Virtuoso and dramatic exploration of a century of solo cello music
The Strad Issue: November 2021
Description: Virtuoso and dramatic exploration of a century of solo cello music
Musicians: Christoph Croisé (cello)
Works: Kodály: Solo Sonata. Ligeti: Sonata for Solo Cello. Croisé: Spring Promenade. Sollima: Alone; Concerto Rotondo for solo cello. Buritch: Some Like to Show It Off. Pejtsik: Stonehenge
Catalogue number: AVIE AV2466
The past hundred years have witnessed a dramatic widening of the cello vernacular. Bar the Ligeti, all the works on this enterprising and warmly recorded disc were written by professional cellists conversant with these developments. Kodály’s 1915 Solo Sonata, for example, already uses advanced techniques. Here the vernacular draws inspiration from Hungarian folk music assimilated into a highly personal language. The main problem with this giant work comes in the last movement, making the sections blend together in a dramatic forward momentum. Christoph Croisé’s virtuoso skill absorbs the challenges with flair, but in fast passagework can sometimes lose a little clarity in effecting a sense of improvisatory rubato. A similar issue comes in the Capriccio from Ligeti’s Sonata where the instruction ‘Presto con slancio’ invites the soloist to go full pelt. But here it sounds a bit breathless, the all-important semitonal oscillations somewhat obscured.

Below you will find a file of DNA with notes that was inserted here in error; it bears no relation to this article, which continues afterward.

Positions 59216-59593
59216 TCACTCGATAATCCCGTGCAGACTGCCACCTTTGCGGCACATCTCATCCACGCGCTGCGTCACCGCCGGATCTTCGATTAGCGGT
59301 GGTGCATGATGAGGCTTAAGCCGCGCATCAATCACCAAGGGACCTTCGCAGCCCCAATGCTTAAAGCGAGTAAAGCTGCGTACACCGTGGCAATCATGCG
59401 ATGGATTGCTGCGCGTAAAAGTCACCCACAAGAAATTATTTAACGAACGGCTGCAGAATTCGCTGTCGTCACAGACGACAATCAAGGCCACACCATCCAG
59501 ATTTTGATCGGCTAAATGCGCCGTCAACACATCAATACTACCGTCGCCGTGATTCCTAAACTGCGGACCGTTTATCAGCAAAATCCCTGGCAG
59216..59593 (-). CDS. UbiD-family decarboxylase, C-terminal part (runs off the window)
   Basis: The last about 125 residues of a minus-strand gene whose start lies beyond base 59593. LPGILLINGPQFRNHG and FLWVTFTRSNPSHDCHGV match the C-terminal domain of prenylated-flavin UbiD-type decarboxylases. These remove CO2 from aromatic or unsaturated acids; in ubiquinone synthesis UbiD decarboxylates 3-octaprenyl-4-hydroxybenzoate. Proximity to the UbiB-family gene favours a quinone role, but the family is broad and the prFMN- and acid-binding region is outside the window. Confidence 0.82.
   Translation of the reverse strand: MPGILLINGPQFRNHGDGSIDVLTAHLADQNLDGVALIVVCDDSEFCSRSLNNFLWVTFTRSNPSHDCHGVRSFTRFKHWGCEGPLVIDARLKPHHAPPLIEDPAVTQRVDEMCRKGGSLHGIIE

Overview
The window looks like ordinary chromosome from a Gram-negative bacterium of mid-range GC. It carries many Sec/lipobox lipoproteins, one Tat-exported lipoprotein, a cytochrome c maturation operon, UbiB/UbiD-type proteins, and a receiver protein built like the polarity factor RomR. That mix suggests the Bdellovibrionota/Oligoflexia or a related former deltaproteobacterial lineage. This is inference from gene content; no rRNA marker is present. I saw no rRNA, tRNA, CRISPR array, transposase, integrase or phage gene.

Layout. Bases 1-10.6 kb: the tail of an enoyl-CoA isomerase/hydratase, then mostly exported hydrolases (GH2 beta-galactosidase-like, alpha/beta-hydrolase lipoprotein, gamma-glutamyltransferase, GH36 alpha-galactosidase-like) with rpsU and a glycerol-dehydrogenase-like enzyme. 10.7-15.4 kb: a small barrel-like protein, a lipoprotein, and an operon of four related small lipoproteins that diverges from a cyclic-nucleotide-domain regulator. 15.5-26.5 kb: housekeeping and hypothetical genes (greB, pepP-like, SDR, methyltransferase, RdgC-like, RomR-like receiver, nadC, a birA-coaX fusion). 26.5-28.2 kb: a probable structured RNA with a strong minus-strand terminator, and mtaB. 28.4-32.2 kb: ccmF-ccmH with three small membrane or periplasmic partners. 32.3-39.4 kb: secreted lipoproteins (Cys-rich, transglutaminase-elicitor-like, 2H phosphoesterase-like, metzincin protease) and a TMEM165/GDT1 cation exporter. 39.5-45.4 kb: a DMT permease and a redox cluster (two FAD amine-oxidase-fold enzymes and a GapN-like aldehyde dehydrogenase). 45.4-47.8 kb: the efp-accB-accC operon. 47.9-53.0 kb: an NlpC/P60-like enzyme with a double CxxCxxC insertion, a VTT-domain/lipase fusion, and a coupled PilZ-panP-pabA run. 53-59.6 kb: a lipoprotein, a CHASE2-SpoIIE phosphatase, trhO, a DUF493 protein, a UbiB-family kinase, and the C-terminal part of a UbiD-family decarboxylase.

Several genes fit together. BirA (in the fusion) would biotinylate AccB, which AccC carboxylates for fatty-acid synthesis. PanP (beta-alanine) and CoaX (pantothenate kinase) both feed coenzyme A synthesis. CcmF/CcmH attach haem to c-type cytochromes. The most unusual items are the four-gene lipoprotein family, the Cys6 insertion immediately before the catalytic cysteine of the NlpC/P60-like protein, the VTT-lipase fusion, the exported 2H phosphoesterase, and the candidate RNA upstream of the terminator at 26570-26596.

The second group of works on this disc utilise virtuoso technique but in a jazzier format. Croisé’s chirpy Spring Promenade perhaps recalls the highly effective pedagogical works of Aaron Minsky. Sollima’s Concerto Rotondo successfully fuses scordatura and electronics to effect a delay and canonic effect. Pejtsik’s Stonehenge is conceived in a kind of fusion rock style and brilliantly performed. But undoubtedly Buritch’s Some Like to Show It Off literally steals the show, with Croisé dazzling in delivering this virtuosic encore. This is a great exploration of diverse contemporary works for solo cello.